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Posted by Anonymous at 3:19PM | (6 comments)

home alarm system wireless

The smart key fob and its three buttons — away, standby/disarm, and home — allow you to disarm as you walk towards the front door. We found that a lot more convenient than racing inside to beat the alarm’s 30 second window, particularly if you have an armful of groceries or a baby on your hip. The SimpliSafe system requires a professional monitoring subscription to receive alerts. That’s because it relies on a cellular connection rather than internet, so someone needs to send you an SMS text. There’s no option to receive automatic in app alerts. This also means your DIY security system is essentially a local alarm — meaning if a burglar breaks in, your alarm will activate, but the police won’t be alerted. You’ll have to pay for one of the professional monitoring plans to save yourself the task of keeping a constant eye on the video feed. That said, SimpliSafe’s plans are still some of the most cost effective in the industry its most expensive plan is still $10 cheaper than Frontpoint’s least expensive. Whether you choose to monitor yourself or have professionals do it for you, you’ll still be charged. Scout charges $10 per month just for DIY monitoring — there is no free monitoring plan. DIY monitoring is only $10 less than the professional plan.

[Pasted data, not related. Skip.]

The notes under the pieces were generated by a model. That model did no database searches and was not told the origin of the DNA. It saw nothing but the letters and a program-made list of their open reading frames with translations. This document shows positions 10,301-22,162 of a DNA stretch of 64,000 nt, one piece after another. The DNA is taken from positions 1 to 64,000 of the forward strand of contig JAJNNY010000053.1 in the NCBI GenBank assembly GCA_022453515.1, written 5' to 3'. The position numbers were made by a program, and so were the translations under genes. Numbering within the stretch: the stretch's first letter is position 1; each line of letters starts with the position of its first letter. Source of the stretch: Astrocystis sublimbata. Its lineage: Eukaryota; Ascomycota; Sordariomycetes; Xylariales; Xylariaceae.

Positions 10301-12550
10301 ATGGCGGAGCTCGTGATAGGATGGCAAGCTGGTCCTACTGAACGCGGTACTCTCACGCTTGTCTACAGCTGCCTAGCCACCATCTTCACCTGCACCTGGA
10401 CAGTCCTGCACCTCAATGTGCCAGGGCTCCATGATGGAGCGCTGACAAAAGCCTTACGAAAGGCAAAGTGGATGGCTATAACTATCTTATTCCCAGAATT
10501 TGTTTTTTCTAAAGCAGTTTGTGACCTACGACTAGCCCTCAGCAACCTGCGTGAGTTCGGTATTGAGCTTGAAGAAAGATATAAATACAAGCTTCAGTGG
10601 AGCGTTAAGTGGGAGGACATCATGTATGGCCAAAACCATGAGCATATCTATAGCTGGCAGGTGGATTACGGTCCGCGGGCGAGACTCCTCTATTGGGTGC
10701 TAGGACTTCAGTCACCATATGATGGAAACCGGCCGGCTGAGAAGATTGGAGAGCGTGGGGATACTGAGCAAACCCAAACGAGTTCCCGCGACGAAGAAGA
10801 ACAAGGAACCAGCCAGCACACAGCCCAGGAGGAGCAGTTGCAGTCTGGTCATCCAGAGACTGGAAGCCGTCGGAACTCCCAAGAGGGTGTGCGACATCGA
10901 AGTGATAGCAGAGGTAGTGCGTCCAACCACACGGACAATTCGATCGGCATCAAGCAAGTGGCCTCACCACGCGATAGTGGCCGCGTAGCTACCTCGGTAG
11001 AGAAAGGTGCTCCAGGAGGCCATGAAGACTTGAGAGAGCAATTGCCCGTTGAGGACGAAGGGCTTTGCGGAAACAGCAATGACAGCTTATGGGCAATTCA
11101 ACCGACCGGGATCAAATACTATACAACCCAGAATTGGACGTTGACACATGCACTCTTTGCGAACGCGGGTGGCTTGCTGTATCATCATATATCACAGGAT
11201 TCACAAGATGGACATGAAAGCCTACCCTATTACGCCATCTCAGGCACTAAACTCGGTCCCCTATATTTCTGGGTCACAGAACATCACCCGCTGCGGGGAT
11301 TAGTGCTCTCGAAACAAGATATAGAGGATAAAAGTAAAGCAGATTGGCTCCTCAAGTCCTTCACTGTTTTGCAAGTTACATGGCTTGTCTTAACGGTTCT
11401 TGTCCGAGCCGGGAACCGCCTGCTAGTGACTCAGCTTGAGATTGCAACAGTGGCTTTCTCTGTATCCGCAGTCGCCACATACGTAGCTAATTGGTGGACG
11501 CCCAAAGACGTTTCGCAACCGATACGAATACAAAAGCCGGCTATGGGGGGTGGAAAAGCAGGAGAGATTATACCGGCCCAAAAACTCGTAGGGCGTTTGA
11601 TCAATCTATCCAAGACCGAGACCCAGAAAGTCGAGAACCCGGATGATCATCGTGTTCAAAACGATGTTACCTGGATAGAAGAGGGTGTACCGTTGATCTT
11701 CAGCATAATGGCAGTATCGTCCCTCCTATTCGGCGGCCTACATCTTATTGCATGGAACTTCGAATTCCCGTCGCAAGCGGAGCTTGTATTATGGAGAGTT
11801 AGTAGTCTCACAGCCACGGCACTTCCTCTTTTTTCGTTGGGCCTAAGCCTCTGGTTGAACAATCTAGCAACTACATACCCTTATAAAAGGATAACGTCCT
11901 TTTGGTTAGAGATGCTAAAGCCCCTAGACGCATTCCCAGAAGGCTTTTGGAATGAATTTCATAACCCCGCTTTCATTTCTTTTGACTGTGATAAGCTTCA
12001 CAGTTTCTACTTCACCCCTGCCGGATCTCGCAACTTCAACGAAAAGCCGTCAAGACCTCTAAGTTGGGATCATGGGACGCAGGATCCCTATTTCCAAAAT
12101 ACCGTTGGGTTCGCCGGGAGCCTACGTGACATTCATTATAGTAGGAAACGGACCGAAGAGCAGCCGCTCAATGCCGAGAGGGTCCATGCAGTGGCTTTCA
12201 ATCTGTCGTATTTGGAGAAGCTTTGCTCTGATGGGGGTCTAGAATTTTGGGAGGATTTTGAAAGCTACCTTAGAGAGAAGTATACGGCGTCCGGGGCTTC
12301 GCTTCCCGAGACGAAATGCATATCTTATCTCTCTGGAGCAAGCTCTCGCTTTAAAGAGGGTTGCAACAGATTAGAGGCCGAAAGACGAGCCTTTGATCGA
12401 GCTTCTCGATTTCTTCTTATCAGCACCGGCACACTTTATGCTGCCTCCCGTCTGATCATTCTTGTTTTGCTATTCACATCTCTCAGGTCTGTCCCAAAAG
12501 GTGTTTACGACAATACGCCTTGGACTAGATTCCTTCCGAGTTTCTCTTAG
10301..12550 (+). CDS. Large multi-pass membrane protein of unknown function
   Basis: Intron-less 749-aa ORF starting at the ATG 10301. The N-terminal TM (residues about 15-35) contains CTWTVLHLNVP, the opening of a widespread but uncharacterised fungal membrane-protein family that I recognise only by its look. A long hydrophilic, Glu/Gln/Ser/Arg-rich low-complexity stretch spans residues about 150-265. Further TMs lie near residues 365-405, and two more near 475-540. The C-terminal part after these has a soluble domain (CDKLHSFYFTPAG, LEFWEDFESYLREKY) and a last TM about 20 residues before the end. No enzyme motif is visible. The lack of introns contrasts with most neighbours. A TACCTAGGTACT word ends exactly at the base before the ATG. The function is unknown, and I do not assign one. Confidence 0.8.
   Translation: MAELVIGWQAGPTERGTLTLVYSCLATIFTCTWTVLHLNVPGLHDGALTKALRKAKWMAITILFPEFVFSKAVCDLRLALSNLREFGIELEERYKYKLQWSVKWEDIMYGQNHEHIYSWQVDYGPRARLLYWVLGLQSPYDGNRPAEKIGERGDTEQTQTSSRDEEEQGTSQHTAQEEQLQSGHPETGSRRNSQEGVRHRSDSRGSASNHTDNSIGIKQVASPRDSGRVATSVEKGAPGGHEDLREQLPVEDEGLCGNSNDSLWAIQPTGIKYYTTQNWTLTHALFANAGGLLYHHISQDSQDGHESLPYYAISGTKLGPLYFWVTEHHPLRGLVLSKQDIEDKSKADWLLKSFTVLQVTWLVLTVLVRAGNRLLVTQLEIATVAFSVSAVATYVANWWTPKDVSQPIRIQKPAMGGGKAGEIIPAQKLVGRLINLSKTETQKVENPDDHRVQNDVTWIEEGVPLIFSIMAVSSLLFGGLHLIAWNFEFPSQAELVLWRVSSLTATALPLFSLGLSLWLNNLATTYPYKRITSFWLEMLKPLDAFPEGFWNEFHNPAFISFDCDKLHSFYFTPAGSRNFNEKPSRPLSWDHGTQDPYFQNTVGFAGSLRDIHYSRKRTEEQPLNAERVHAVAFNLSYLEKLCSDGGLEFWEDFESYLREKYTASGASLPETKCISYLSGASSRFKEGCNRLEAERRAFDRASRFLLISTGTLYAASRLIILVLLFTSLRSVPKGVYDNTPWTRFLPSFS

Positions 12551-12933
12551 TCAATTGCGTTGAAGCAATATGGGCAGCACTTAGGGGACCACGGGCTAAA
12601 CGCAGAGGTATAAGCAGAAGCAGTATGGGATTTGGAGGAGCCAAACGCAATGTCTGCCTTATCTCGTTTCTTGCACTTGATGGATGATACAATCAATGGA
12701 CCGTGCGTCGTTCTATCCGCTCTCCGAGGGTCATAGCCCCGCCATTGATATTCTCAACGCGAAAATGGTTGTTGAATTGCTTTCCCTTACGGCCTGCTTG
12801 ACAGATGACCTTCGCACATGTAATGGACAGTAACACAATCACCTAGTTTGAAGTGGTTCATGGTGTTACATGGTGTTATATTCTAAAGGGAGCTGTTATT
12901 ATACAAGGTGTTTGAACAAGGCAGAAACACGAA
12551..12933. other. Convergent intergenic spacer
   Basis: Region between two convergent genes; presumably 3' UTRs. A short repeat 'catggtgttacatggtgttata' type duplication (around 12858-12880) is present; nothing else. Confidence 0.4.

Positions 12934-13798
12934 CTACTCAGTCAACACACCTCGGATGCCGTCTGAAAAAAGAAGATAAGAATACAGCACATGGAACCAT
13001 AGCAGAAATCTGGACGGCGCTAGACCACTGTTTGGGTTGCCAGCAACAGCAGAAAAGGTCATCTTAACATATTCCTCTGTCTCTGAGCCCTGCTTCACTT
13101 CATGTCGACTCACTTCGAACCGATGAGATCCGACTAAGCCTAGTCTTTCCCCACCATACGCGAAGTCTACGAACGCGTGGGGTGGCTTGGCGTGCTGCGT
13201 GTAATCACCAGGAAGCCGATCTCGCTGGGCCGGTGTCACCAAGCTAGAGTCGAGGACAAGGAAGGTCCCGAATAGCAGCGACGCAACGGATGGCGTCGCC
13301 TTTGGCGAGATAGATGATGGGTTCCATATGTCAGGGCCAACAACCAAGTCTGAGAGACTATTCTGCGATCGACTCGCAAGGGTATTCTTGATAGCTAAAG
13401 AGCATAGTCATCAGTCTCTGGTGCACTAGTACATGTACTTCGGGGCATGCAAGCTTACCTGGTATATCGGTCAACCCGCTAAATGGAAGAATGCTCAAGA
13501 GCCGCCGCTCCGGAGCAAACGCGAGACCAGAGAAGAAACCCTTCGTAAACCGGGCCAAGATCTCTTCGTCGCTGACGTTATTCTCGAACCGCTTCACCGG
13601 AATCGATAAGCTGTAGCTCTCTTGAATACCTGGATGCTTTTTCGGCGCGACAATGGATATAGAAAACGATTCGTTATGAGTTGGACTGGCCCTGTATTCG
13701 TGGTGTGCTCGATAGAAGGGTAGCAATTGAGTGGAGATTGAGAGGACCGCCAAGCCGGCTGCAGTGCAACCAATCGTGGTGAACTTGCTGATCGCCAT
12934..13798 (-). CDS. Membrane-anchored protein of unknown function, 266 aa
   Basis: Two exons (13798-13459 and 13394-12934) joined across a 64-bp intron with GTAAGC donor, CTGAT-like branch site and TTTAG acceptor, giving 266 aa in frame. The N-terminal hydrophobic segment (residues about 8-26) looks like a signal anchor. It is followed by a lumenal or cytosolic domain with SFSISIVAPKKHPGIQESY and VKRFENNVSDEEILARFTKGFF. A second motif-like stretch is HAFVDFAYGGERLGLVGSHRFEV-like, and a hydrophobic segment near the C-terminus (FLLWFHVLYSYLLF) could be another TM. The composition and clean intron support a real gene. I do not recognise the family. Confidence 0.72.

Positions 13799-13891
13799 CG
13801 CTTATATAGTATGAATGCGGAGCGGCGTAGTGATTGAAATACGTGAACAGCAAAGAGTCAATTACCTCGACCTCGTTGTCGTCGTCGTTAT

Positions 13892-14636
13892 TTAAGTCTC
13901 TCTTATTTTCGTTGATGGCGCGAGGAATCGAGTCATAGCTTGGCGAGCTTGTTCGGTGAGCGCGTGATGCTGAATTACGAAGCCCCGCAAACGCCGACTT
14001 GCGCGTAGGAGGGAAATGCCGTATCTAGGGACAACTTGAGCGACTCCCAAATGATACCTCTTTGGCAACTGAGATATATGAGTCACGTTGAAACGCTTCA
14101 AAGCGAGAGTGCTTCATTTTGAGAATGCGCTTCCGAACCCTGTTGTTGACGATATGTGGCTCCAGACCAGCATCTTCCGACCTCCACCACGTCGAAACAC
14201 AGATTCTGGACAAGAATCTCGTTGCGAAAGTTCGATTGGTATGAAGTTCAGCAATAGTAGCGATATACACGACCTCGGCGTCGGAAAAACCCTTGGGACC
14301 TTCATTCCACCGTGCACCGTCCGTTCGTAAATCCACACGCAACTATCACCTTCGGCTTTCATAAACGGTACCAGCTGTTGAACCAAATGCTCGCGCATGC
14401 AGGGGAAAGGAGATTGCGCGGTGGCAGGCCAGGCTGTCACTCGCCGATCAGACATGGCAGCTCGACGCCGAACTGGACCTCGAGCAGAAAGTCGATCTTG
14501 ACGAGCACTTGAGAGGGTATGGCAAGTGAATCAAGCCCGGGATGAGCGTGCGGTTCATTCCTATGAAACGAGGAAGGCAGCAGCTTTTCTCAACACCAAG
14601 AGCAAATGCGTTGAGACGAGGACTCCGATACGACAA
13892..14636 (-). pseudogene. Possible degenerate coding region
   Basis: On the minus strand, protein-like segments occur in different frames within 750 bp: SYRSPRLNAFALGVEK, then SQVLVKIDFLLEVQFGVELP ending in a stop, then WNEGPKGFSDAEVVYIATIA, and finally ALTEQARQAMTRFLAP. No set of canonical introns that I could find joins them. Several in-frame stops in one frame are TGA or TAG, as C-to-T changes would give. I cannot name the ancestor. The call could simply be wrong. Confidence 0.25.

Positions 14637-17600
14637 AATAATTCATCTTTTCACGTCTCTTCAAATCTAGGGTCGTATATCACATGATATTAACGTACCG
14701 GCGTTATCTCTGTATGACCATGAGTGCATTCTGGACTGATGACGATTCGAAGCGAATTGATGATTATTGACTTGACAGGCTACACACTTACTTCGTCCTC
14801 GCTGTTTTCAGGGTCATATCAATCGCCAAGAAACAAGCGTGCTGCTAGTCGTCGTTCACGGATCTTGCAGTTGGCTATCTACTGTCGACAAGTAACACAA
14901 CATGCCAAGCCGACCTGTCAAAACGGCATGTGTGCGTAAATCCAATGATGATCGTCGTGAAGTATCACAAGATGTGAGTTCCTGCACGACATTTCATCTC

Posted by Anonymous at 3:19PM | (5 comments)

home security apartment

m. ET DETROIT AP A cane equipped with the technology that retailers use totag merchandise could help blind people avoid obstacles. An engineering professor and five students at Central Michigan Universityhave created a ''Smart Cane'' to read electronic navigational tagsinstalledbetween buildings to aid the blind in reaching their destinations moreeasily. ''This project started as a way for me to teach students to see andunderstand the ways that engineering can be used for the greater good,''said Kumar Yelamarthi, the professor and project leader. ''We wanted to dosomething that would help people and make our campus more accessible. '' During the spring term, Yelamarthi and five senior engineering studentstested the cane, which is equipped with Radio Frequency Identificationtechnology, similar to what retailers put on products to keep them frombeing stolen.

Posted by Anonymous at 3:19PM | (6 comments)